Herders Tending to Their Flock of Goats on the Hills of Mori, Uttarkashi

Please also remember that service does not mean self-sacrifice. Do not pursue extremely uncomfortable and dangerous situations in the name of service. Take care of yourself and respect yourself. Learning to balance self-advocacy and complacency is crucial to working in a cultural context different than yours. When language is a barrier and cultural norms hinder communication, try to respectfully be as simple, direct, and clear in your wording to get the message across to avoid miscommunications.

If you have a grievance with a co-worker, mentor, Fellow, or otherwise, do not let it fester until it’s too late; try to work out your grievances before they arrive at that stage. If you need support, seek it out from your fellowship cohort, fellowship team, and your other networks: Do not entrap yourself in a toxic environment, thus resenting this amazing opportunity to work firsthand in sustainable development in India. Follow your intuition and remember to serve with humility against the adversities that you will soon face.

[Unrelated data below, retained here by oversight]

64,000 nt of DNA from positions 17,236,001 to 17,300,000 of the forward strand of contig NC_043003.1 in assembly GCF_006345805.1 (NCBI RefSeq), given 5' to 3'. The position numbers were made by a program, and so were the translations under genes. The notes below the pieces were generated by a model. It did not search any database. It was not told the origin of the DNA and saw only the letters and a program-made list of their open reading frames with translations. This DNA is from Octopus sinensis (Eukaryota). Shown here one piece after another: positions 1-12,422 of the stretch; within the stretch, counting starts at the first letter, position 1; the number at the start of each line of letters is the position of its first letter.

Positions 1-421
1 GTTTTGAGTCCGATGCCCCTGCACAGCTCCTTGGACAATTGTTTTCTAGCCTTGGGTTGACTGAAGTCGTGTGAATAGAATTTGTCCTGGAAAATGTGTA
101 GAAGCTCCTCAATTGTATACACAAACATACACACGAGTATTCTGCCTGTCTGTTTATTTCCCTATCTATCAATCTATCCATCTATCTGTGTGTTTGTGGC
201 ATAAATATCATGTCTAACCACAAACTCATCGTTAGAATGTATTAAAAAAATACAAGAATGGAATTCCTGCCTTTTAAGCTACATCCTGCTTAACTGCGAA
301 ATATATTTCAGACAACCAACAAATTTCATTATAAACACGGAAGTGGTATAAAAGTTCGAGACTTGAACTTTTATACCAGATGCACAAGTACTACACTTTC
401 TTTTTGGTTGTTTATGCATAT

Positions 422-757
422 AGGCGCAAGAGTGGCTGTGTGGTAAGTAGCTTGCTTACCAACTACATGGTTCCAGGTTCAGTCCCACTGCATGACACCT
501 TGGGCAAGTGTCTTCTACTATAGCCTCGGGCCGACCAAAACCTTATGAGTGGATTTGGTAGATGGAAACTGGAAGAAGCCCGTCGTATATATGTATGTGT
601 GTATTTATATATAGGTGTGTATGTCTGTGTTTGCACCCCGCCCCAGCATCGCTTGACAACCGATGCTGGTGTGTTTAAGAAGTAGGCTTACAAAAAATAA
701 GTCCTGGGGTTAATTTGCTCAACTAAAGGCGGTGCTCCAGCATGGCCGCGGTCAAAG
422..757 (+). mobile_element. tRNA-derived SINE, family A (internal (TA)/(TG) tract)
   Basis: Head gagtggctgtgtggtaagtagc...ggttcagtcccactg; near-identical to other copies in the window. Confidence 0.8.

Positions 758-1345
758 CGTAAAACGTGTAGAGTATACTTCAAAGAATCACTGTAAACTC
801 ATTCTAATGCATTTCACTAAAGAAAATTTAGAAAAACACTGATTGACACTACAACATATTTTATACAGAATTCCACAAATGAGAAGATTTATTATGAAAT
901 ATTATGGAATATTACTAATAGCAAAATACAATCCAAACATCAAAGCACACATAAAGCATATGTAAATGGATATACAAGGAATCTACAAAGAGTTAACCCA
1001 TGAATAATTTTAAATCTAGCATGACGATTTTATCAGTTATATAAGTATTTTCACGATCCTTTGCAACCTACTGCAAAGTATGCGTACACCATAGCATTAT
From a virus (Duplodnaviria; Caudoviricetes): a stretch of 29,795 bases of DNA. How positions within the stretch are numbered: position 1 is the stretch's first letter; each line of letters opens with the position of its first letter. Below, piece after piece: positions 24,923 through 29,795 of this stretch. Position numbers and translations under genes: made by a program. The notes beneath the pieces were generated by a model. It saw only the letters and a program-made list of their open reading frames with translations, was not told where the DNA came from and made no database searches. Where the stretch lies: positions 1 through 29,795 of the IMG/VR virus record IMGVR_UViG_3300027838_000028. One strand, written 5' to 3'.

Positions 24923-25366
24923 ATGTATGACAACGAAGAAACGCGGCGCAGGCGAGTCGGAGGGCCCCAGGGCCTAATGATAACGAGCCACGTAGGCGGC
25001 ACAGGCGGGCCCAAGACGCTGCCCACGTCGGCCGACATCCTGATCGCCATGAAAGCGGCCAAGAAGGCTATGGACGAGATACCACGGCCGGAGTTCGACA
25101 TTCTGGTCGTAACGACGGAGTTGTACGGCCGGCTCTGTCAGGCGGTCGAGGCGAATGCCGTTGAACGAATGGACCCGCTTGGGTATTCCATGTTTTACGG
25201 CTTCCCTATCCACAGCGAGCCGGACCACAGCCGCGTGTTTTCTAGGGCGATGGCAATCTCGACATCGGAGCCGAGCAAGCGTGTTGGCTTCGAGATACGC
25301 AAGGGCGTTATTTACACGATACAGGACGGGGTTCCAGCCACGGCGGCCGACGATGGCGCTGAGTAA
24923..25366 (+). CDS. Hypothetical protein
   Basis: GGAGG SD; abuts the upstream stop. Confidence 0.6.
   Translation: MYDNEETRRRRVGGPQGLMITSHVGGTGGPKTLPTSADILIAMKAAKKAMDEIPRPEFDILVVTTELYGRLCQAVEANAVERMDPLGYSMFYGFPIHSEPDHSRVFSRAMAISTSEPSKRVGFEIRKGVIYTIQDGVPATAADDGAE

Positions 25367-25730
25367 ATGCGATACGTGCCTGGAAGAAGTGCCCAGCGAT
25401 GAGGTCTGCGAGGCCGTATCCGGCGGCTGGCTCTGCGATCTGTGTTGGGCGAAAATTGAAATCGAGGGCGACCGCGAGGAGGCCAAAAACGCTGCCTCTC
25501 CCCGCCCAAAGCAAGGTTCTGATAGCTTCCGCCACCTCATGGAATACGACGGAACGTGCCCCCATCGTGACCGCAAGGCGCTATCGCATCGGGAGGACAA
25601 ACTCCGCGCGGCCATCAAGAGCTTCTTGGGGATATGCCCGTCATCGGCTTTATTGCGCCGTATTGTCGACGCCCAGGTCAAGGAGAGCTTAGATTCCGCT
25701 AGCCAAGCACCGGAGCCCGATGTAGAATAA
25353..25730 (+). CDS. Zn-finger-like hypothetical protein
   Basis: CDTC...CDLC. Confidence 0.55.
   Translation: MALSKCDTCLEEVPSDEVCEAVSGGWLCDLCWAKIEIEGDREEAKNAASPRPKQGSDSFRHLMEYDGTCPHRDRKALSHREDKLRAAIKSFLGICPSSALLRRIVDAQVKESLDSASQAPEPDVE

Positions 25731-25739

Women in Mori, Uttarkashi Collecting Grass Before the Winter Snowfall

As I close off with the last days of my Fellowship here in Dehradun, I am sincerely grateful for this opportunity to ‘Serve, Learn, and Lead’ with the AIF William J. Clinton Fellowship for Service in India. Despite my minor contribution to my host NGO, I am honored to have been a part of such an amazing team who has given me the opportunity and freedom to learn in a manner I’ve never had before. I accredit my exponential growth in conducting field research in remote regions of the Himalayan foothills and the Uttarakhand plains to the MANSI and the Fellowship team. Through this journey, I have met numerous people from all walks of life, while immersing myself in the Indian experience and exploring my Tibetan identity. India has been my one of my greatest teachers and guides, and I am grateful to have served on this fellowship. Thus, I sign off with a heavy heart and gratitude for the numerous life lessons I’ve learned in India.